Community partakes in discussion beyond measure

Walpole Public School staff and concerned parents met at the public library to discuss the book and documentary, ‘Beyond Measure,’ which elaborates on issues in education. Photos by Laura Drinan

By Laura Drinan
Hometown Weekly Reporter

Students’ pressure to perform well is met with increasing rates of stress, depression, and anxiety. The emphasis on perfect grades and the need for an after-school calendar full of extracurricular activities are two ingredients to set a student up for failure. Administrators, teachers, and parents of Walpole Public Schools are beginning to realize the toxicity of over-testing and over-scheduling students and are starting the discussion on how to help students thrive.

Over the summer, many members of the community joined the Walpole Public Library and the Walpole High School Counseling Office in reading Vicki Abeles’ “Beyond Measure.” Several students read the book for their summer reading program and met with Walpole High School guidance counselor, PJ O’Toole, to discuss it.

Inspired by his students’ insightful comments, O’Toole invited the community to the Walpole Public Library on October 2 to watch excerpts of the documentary of the same name and have an amicable discussion on the topic.

Left to right –Jana Morra, Brigham Byerly, Jen Morrell, and Tori Noyes serve as panelists at the event to answer questions and facilitate discussions about today’s issues in education.  Photos by Laura Drinan

Left to right –Jana Morra, Brigham Byerly, Jen Morrell, and Tori Noyes serve as panelists at the event to answer questions and facilitate discussions about today’s issues in education. Photos by Laura Drinan

Walpole parent, Susan Porter, presented an overview of the book through a slideshow, which informed the attendees of important facts regarding today’s educational culture. “Preschoolers, all the way to high schoolers, and even many college students that I know, are being pressured to get the highest grades,” she said. “They are being pressured to take more AP courses, to get higher test scores. This is actually damaging their mental and physical health,” says Porter, as she presented some of the book’s shocking statistics, including that only eight percent of teens get the recommended hours of sleep each night.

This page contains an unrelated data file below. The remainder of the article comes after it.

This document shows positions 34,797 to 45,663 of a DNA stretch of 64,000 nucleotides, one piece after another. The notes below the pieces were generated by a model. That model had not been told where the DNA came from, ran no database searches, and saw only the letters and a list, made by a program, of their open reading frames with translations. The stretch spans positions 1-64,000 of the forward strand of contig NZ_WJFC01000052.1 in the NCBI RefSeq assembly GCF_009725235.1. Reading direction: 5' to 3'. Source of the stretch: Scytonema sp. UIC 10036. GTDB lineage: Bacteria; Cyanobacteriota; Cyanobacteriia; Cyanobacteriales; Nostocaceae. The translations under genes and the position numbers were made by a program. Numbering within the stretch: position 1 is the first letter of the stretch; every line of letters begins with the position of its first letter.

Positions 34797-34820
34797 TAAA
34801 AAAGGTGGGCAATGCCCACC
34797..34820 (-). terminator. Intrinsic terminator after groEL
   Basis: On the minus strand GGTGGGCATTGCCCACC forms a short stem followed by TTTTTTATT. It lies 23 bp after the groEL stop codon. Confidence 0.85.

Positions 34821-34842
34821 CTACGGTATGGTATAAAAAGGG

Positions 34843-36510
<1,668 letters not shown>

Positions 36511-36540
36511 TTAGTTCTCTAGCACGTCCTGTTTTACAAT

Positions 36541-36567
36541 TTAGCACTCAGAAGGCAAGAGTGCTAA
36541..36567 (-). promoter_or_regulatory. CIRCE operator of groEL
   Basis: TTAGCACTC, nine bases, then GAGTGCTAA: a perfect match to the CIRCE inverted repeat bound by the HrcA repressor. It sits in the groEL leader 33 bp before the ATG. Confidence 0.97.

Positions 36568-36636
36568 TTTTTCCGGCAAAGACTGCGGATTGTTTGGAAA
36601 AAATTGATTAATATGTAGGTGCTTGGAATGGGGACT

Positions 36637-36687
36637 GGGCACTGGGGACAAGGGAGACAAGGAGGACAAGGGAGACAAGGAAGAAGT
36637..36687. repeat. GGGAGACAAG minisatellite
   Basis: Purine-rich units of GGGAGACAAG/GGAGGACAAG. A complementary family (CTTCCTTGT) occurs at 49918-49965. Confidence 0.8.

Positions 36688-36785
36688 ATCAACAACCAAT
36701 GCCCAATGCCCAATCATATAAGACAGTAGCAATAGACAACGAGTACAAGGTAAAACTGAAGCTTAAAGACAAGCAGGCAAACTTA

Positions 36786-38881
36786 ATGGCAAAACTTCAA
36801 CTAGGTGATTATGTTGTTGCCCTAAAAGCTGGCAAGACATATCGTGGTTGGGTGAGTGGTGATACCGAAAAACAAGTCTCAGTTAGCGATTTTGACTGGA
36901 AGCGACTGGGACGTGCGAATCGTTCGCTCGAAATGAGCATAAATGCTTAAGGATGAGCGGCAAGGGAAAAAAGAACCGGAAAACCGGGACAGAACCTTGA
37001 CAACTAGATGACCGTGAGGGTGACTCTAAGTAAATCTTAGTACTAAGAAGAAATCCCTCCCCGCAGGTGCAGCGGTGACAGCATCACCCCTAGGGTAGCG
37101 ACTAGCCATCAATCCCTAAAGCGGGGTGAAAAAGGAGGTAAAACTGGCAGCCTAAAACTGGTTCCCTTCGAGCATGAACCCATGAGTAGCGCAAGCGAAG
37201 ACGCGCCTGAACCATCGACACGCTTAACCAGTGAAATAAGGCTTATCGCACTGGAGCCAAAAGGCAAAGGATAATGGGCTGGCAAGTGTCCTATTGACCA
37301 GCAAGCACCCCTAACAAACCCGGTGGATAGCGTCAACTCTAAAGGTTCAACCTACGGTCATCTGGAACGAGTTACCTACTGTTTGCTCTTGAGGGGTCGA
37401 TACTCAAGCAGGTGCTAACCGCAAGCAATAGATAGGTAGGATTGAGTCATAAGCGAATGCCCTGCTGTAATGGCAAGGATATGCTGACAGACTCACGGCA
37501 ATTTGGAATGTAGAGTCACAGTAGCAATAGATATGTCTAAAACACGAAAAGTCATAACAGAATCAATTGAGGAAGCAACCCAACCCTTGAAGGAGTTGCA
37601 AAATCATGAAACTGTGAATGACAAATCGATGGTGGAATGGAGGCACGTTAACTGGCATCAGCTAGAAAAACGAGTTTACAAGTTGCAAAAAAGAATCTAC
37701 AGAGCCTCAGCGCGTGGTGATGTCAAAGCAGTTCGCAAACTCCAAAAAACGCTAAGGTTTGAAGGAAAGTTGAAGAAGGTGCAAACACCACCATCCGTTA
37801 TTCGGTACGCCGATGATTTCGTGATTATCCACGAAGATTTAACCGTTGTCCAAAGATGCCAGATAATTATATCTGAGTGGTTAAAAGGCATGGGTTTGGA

“Many people say, ‘If only we had an extra hour in the day.’ But if we had that hour,” Porter continued, “we would probably just schedule something else.”

Porter elaborated on the achieve-at-all cost mentality in our society. To achieve a flawless report card, play sports each season, and commit to extracurricular activities, students are sacrificing sleep and family time to complete all of their homework, play in each game, and participate in each after-school activity.

Teachers are also “teaching to the test,” meaning that they are only helping students learn for their yearly standardized tests, rather than providing authentic and meaningful educational opportunities. “Children often internalize the message that tests indicate: whether they are smart or not, good or not, worthy or not,” says Porter. “Often, this can lead to a self-fulfilling prophecy and students believe they are what they scored on the test.”

O’Toole invited a panel of speakers to the front of the library’s Community Room to discuss the topic with the event’s attendees. Jana Morra, a Walpole parent, Brigham Byerly, a Walpole High School sophomore, Jen Morrell, a Bird Middle School science teacher, and Tori Noyes, Walpole High School’s newest counselor, agreed to serve on the event’s panel to answer questions and discuss the culture surrounding education. Parents could freely discuss their concerns about their students and the school, or ask questions about the book or documentary.

While there is no easy solution to ensuring the best possible education to each student, the question-and-answer session provided attendees with some ideas on how to make sure their children thrive without the pressure of grades and scores.

“Beyond Measure” brought the community together for a much-needed discussion on what it means to be a student in 2017.

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